Black Power: Politics of Liberation in America

Front Cover
Knopf Doubleday Publishing Group, Jun 1, 2011 - Social Science - 256 pages
4 Reviews
A revolutionary work since its publication, Black Power exposed the depths of systemic racism in this country and provided a radical political framework for reform: true and lasting social change would only be accomplished through unity among African-Americans and their independence from the preexisting order. An eloquent document of the civil rights movement that remains a work of profound social relevance 50 years after it was first published.
 

What people are saying - Write a review

Review: Black Power: The Politics of Liberation

User Review  - Luana Kay - Goodreads

I love my man Kwame Ture... He lays everything out perfectly. Read full review

Review: Black Power: The Politics of Liberation

User Review  - Barrie - Goodreads

Really great read; knocks down the myth that the Black Power movement was one of violence and hate. Explains the necessity of Black Power and what the movement was really trying to achieve. Read full review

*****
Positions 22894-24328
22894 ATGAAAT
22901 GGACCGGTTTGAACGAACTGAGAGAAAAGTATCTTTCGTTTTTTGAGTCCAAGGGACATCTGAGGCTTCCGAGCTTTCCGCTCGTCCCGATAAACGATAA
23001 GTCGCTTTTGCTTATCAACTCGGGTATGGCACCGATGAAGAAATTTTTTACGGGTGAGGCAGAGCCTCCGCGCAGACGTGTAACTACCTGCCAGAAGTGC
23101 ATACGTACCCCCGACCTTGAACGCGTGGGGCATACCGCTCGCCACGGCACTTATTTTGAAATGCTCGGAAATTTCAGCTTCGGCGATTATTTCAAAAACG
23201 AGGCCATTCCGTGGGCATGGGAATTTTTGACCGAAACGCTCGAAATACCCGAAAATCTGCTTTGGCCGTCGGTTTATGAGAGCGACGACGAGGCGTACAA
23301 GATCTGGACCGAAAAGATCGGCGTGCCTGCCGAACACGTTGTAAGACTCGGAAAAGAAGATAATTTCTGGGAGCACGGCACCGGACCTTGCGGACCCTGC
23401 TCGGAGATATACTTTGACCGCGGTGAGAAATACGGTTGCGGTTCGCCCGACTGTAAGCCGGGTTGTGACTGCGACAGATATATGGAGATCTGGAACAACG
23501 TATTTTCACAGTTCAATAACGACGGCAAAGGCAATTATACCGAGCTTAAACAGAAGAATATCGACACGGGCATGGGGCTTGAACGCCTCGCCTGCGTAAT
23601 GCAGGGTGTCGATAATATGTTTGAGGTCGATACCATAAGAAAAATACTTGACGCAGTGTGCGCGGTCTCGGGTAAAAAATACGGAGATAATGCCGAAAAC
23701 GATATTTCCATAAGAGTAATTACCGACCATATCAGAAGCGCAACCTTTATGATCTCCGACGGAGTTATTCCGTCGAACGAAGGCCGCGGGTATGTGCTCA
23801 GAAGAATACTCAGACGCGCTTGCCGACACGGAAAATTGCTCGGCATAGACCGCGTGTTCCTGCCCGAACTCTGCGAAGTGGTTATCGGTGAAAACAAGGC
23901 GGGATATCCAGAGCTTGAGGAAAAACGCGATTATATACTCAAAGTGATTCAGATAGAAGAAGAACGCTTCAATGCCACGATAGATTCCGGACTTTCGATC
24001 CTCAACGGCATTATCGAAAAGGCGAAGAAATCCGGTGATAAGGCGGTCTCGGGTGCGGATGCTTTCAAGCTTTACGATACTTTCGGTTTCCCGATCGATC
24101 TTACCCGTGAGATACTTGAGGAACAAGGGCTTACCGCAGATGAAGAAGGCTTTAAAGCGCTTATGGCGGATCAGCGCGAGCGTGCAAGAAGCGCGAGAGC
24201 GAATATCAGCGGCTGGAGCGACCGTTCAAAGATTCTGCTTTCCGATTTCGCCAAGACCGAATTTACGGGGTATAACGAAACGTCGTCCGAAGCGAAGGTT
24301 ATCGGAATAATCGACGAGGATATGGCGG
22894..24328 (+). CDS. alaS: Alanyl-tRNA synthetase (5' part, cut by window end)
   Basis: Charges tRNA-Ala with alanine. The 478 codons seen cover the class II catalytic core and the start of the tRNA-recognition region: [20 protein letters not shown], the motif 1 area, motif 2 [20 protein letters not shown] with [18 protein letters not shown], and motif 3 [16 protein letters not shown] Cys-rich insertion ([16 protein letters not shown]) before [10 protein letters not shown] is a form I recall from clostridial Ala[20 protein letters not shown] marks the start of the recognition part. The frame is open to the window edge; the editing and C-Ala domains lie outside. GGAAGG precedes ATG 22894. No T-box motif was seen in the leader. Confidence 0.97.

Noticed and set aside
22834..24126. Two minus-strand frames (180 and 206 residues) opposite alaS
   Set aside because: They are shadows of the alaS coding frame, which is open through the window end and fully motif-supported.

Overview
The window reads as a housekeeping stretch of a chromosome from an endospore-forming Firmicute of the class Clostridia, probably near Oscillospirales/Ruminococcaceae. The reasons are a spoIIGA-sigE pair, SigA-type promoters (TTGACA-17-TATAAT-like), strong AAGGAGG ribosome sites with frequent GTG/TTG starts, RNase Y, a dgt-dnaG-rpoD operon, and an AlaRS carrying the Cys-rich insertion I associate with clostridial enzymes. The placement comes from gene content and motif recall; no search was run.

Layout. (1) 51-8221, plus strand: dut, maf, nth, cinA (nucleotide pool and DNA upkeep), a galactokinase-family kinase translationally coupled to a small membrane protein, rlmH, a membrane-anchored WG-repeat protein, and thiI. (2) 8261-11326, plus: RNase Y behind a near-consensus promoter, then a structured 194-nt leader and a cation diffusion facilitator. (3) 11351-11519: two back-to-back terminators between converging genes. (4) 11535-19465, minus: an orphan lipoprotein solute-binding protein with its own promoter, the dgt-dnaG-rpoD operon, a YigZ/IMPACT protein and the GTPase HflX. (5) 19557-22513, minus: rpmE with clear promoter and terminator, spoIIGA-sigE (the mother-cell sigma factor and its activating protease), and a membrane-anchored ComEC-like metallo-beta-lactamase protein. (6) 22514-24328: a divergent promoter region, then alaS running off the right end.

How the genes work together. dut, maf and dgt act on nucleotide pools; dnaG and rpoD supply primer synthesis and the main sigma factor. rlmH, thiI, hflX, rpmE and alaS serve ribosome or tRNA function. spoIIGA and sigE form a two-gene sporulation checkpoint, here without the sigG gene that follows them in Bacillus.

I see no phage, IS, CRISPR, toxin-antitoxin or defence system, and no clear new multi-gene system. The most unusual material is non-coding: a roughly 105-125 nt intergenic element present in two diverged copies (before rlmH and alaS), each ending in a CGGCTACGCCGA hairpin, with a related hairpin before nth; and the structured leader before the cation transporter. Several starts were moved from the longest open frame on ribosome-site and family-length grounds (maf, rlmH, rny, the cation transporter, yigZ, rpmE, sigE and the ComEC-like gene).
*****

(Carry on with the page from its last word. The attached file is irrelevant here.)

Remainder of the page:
Other editions - View all

Common terms and phrases

About the author (2011)

Kwame Ture, formerly known as Stokely Carmichael, was among the most fiery and visible leaders of Black militancy in the United States in the 1960s, first as head of the Student Nonviolent Coordinating Committee (SNCC) and then as prime minister of the Black Panther Party, where he coined the phrase "Black Power." In 1969 he cut his ties with American groups over the issue of allying with White radicals, and moved to Guinea. He declared himself a pan-Africanist. In 1978 he changed his name to Kwame Ture, to honor African socialist leaders Kwame Nkrumah and Ahmed Sekoe Toure. He lived in Guinea for 33 years, until his diagnosis with prostate cancer. He died in 1998.

Charles V. Hamilton is a political scientist, civil rights leader, and the W. S. Sayre Professor Emeritus of Government and Political Science at Columbia University.

Bibliographic information